The transition phase of the United Kingdom leaving the European Union ended on the 31st of December 2020. New measures took place starting on January 1st 2021 and has made it more complicated for British citizens to purchase a property in France and to live here.

In this article, you will find the information you need if you are planning on buying a home in France post-Brexit.

Visa Requirements

One of the major changes due to Brexit are the visa requirements for British citizens. Legally, British citizens can stay for up to 90 days with just their passport. If you want to stay longer, you will have to apply for either a long-stay visa or a temporary long-stay visa.

If you were living in France before January 1st 2021, then you benefit from the Withdrawal Agreement if you did apply for the residence permit. This residency permit can last from 5-10 years, depending on how long you were living in France.

If you moved after January 1st 2021 then you need to obtain a long-stay visa. This is if you want to be in the country for more than 6 months.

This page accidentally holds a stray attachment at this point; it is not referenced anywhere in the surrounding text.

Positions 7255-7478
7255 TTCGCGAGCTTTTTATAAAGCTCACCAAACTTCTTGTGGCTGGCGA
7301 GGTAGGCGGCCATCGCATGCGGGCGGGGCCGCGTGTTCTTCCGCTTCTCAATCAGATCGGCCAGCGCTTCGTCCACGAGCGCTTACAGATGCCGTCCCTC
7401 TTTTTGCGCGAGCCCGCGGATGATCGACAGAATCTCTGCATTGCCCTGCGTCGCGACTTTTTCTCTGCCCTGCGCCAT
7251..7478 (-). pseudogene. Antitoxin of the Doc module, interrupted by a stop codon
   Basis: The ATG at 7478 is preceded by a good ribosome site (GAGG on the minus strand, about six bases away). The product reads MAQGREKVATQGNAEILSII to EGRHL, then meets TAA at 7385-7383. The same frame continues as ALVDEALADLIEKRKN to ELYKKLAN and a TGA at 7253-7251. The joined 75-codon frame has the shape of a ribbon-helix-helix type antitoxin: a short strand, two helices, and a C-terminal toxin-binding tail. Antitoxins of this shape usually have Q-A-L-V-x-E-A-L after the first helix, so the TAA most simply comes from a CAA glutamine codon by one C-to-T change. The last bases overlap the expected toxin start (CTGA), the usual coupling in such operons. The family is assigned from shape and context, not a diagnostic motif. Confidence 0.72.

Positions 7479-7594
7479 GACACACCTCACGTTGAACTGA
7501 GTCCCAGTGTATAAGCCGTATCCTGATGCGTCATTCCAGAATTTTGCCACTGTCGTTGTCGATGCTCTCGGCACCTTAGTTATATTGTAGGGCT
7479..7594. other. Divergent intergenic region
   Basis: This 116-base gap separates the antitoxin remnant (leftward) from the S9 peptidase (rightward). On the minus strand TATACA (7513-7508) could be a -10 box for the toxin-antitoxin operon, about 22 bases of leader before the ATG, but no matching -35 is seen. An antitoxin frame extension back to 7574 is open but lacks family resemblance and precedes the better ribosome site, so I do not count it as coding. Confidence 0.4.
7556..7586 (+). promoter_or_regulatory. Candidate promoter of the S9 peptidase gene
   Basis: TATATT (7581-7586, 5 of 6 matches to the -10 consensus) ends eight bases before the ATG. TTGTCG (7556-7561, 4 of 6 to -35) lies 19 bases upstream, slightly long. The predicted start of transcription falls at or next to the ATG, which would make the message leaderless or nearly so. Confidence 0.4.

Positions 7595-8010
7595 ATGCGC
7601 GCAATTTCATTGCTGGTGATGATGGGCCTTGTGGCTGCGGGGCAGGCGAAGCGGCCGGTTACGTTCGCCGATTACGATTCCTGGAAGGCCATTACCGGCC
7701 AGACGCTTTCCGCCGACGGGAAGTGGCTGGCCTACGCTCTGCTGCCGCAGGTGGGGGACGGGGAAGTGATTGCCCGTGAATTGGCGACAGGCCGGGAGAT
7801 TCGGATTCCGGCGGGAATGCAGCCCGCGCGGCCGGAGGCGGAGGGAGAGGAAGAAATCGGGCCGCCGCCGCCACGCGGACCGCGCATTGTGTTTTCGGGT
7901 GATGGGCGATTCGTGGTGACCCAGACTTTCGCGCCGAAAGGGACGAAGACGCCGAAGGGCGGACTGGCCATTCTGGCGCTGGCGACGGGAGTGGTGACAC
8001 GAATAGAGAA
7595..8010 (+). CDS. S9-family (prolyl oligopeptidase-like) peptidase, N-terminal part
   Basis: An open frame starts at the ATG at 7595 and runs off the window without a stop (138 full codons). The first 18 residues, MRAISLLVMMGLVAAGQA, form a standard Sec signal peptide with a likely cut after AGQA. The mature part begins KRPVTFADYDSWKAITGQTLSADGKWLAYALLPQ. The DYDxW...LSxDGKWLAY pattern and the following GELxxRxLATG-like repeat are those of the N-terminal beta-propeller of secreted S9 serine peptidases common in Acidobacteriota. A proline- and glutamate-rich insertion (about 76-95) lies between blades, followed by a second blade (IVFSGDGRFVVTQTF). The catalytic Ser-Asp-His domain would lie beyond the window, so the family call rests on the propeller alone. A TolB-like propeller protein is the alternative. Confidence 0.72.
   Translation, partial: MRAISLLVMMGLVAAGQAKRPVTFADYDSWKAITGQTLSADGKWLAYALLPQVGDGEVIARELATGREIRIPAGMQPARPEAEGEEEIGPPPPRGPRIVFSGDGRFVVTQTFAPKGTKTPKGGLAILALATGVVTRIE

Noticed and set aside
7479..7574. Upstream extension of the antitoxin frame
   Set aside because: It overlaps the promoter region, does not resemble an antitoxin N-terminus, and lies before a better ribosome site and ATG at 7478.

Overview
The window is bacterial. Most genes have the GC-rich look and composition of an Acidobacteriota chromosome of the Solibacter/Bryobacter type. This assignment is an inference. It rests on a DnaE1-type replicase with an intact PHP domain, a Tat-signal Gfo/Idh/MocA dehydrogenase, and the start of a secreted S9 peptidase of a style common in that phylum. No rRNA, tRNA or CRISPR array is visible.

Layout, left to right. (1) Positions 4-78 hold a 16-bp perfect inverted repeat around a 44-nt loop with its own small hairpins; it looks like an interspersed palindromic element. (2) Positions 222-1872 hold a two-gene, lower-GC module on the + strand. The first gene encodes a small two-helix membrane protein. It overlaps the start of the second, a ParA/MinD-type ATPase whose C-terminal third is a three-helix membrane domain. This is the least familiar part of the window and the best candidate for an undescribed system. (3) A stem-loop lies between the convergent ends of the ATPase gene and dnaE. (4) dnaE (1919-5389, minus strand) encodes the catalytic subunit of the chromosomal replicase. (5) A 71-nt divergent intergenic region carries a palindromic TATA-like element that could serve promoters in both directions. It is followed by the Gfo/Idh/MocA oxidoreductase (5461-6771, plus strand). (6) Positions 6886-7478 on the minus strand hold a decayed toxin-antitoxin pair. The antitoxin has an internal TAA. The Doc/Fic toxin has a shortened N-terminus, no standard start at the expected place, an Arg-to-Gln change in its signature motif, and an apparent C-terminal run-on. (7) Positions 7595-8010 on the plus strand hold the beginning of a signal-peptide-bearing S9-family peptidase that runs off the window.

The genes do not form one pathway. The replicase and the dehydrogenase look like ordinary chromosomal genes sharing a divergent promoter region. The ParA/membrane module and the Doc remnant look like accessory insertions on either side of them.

There is also the option for the temporary long stay visa. This is if you only want to stay in France for 3-6 months in a year. If you apply for a temporary long stay visa, then you will not be considered a French resident and do not have to file an income tax return.

Purchasing a Property

France is a popular choice in the EU for British citizens to move to. In 2016, it was recorded that 148,000 Britons were living in France. 55,000 of these Britons were employed in France. Moreover 86,000 of the holiday homes in France are owned by British citizens.

If you are a UK citizen, and you want to buy a home in France, Brexit has not affected this process. Legally, you are still able to purchase, sell or rent out a property in France. You will be treated as a EU citizen. Fees for the Notaries remain unchanged at 7-8%.

The taxe foncière and the taxe d’habitation remain the same as pre-Brexit. The Capital Gain tax is 19% plus the additional 17.2% for social charges, for non-EU citizens. Social charges for EU citizens is just 7.5%.

If you are interested in selling your own property in France and you want to know about the process, take a look at our page about the sales process.

As you can see, Brexit has not made buying a home in France significantly more complicated. It has only put in place more restrictive measures for UK citizens to legally remain in the country.

If you are from the UK and are looking to purchasing a holiday home in the South of France or want to move here permanently, take a look at our properties for sale in the South of France.